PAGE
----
Ageing security protocol showing its cracks
Cracking the passwords of some WPA2-protected WiFi networks has been simplified in a development that independent experts have said ought to spur adoption of the latest wireless security technologies.
The team behind password-cracking tool Hashcat have hit on a fresh method to reccover wireless network credentials quicker and without the need for someone to log onto a target network.
Instead of capturing the four-way handshake used to authenticate users onto a wireless access point, the new approach only relies on capturing a particular data packet.
The RSN IE (Robust Security Network Information Element) of a single EAPOL frame can then brute-force decrypted with Hashcat to derive the PMKID (the key used to set-up a connection between a user and an access point), and from that WPA PSK (Pre-Shared Key) passwords.
The new tactic only works against WPA and WPA2-secured Wi-Fi networks with PMKID-based roaming features enabled.
Jens Steube, Hashcat’s creator, said the approach was “discovered accidentally while looking for new ways to attack the new WPA3 security standard”.
WPA3, the next-gen wireless security protocol, remains secure.
Steube said that “most modern routers” using IEEE 802.11i/p/q/r protocols with roaming functions enabled would be exploitable.
The line-up of vulnerable devices remains unconfirmed, though tests have already been carried out.
Ken Munro, a director at Pen Test Partners, told The Daily Swig that the practical application of the attack in the real world can be configuration-dependent.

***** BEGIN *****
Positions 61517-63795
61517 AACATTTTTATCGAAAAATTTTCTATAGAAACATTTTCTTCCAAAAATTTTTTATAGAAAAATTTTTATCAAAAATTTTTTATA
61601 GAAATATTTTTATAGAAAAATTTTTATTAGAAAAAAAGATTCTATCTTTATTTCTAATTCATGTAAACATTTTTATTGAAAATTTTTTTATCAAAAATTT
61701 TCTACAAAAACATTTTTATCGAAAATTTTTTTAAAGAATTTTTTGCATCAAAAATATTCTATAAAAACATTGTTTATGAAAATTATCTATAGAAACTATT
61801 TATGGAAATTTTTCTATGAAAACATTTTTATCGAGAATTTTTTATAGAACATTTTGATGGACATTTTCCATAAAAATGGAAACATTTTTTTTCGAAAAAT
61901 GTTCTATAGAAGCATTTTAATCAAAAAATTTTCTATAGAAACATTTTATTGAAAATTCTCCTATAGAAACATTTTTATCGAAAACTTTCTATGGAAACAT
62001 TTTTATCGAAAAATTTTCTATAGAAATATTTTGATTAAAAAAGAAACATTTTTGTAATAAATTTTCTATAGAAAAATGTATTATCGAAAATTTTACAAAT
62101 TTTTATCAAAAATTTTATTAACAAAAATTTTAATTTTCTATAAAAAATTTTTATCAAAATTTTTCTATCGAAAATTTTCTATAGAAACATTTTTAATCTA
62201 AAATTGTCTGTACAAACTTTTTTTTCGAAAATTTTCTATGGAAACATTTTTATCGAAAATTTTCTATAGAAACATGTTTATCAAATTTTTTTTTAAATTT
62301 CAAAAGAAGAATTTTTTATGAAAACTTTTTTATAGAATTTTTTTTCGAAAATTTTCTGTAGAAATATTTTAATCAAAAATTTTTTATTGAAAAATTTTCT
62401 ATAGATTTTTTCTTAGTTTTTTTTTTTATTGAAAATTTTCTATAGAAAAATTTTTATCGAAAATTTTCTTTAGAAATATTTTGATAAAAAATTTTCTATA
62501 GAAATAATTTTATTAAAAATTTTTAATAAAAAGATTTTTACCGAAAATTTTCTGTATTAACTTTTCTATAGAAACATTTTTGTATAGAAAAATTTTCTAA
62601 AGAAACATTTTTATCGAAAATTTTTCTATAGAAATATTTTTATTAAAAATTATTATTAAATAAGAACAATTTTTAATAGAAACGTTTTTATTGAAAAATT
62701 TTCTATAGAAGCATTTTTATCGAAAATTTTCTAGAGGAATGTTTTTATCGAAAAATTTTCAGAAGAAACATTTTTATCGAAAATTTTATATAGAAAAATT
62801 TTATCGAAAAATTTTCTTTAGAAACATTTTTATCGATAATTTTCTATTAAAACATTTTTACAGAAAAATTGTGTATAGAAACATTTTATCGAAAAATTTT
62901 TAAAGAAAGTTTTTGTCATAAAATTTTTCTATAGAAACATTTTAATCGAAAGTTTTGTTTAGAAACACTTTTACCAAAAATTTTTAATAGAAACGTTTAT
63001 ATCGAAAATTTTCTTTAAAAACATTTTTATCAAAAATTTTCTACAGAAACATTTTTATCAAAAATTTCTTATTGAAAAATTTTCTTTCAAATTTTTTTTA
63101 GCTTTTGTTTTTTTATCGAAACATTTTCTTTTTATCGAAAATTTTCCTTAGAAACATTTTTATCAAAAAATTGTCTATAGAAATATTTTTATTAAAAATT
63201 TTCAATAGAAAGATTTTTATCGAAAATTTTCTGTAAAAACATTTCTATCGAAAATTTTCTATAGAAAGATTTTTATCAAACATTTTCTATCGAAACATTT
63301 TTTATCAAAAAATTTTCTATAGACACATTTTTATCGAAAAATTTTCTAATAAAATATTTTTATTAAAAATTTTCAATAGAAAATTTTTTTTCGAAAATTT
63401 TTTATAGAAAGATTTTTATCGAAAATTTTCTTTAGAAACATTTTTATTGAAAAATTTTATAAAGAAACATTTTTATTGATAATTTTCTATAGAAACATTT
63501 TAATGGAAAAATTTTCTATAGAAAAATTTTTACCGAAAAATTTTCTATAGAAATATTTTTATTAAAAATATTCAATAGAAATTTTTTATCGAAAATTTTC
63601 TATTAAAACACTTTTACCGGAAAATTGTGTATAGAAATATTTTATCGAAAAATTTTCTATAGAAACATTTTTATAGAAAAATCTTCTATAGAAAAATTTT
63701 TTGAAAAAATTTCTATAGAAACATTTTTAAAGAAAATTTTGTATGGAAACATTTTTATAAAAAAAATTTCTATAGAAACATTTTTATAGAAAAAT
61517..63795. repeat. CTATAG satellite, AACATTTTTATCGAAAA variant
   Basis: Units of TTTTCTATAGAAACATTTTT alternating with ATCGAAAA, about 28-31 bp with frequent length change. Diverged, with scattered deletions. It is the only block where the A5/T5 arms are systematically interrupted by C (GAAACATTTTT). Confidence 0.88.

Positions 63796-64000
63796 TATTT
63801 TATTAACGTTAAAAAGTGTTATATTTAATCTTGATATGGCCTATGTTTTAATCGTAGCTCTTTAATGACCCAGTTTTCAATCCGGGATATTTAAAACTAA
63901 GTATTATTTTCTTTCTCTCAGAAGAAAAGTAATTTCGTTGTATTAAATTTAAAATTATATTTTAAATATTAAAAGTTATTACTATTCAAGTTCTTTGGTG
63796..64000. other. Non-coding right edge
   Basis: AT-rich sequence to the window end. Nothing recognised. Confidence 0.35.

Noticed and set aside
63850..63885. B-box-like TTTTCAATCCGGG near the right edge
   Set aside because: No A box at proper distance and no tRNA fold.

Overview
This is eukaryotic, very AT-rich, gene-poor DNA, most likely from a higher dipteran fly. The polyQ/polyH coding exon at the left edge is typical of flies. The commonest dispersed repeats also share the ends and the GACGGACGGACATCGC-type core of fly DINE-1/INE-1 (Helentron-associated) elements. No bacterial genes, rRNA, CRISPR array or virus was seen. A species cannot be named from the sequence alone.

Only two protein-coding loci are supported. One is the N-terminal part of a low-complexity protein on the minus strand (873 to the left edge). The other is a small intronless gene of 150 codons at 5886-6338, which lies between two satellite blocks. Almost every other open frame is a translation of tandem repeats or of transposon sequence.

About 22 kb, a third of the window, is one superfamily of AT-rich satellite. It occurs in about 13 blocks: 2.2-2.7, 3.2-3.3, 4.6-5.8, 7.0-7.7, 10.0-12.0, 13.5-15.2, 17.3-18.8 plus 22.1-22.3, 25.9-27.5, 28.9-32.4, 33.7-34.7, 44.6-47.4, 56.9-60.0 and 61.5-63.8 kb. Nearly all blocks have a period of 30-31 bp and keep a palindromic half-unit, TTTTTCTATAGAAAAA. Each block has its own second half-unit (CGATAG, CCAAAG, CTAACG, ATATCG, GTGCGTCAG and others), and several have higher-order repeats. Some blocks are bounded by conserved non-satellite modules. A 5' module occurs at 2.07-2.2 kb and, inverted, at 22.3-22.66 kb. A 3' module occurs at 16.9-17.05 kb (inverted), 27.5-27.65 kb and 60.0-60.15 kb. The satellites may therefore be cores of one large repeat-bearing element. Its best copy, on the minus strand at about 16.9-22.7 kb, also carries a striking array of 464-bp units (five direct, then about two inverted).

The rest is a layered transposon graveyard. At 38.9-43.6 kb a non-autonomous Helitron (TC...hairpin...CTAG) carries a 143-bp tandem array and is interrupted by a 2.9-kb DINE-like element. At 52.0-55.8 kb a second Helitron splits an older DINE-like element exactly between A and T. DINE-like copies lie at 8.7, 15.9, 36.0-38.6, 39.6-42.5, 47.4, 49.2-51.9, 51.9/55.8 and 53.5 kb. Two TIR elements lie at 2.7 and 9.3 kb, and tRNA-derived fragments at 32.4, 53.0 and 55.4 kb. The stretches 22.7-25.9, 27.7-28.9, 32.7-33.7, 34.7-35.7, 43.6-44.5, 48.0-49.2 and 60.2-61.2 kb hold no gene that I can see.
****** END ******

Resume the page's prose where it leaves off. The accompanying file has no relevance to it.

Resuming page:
“The attack facilitates compromise of WPA/PSK networks that don't have any clients connected,” Munro explained.
“Typically, previous attacks would require a client to be connected to the network in order for traffic to be generated and the key cracked. This attack sidesteps that requirement. Some vendors appear to disable the part of the protocol that deals with PMKID packets.”
Professor Alan Woodward, a computer scientist from the University of Surrey, told The Daily Swig that the new hacking technique was a symptom that “WPA2 is showing its age”.
“It used to be that if a weak password had been captured and you captured the four-way handshake, you stood a good chance of breaking the hash using modern computer power,” Professor Woodward said.
“This new method means you don’t even need to capture the four-way handshake.
“But, and is a big but, it’s still gonna take a significant time to recover the key – (days) – so most domestic networks are not worth the effort, and corporate networks using WPA-enterprise are a lot harder to crack.”
WPA2 is showing its age and will soon become obsolete, just like WEP before it.
“It’s a concern as it shows cracks appearing, but luckily WPA3 is here… vendors need to roll that out as soon as they can,” Professor Woodward concluded.